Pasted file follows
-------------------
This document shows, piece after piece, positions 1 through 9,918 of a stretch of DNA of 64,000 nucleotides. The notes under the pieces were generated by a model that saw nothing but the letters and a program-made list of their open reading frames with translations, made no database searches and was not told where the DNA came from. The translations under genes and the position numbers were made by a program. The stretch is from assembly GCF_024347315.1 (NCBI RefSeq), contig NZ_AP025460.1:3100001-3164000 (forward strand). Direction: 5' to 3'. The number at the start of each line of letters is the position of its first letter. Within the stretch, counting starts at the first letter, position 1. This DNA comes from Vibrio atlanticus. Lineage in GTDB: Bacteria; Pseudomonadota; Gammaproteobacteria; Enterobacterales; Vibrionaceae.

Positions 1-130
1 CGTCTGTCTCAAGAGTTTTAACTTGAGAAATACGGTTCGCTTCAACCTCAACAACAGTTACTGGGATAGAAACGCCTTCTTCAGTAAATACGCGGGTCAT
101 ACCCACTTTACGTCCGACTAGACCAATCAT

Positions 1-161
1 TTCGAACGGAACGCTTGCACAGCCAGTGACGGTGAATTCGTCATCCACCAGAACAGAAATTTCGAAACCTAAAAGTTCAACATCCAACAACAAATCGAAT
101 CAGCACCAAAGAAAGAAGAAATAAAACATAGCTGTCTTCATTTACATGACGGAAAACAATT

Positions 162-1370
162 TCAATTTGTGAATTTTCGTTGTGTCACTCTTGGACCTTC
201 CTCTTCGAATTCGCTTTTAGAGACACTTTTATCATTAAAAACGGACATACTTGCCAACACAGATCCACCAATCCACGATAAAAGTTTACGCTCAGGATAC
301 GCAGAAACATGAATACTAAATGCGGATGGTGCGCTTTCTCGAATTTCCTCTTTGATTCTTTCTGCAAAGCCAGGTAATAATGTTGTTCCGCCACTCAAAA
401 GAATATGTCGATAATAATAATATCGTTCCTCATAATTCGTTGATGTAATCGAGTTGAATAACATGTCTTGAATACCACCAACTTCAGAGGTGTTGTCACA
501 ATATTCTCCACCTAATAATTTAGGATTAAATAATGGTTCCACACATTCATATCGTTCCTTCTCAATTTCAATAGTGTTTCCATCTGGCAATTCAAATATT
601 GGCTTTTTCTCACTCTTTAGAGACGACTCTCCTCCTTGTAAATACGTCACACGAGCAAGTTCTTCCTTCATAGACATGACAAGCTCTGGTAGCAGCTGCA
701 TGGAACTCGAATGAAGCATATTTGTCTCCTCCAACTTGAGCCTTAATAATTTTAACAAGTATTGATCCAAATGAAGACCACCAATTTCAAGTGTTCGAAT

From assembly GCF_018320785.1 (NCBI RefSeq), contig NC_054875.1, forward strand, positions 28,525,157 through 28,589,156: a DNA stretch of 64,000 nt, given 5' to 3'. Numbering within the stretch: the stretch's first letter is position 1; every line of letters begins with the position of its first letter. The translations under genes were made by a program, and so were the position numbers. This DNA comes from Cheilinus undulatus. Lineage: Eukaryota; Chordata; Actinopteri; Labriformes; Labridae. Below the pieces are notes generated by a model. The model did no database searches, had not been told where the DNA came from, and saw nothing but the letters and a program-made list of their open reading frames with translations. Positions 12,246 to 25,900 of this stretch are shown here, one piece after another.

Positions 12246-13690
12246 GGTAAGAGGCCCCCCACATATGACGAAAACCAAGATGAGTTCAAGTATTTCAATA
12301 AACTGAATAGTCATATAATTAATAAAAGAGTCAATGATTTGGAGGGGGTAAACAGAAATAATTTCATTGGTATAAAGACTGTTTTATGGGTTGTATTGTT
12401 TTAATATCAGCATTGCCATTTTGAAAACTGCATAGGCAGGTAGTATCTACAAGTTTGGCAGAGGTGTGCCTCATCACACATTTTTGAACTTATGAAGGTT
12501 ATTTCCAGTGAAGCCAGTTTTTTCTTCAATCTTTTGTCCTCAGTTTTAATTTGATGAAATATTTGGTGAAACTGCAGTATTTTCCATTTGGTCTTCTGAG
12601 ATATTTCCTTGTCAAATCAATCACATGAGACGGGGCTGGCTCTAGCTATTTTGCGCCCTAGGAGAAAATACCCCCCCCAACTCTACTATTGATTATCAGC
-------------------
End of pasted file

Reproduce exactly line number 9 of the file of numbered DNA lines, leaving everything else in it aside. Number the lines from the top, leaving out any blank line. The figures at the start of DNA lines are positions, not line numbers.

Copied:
162 TCAATTTGTGAATTTTCGTTGTGTCACTCTTGGACCTTC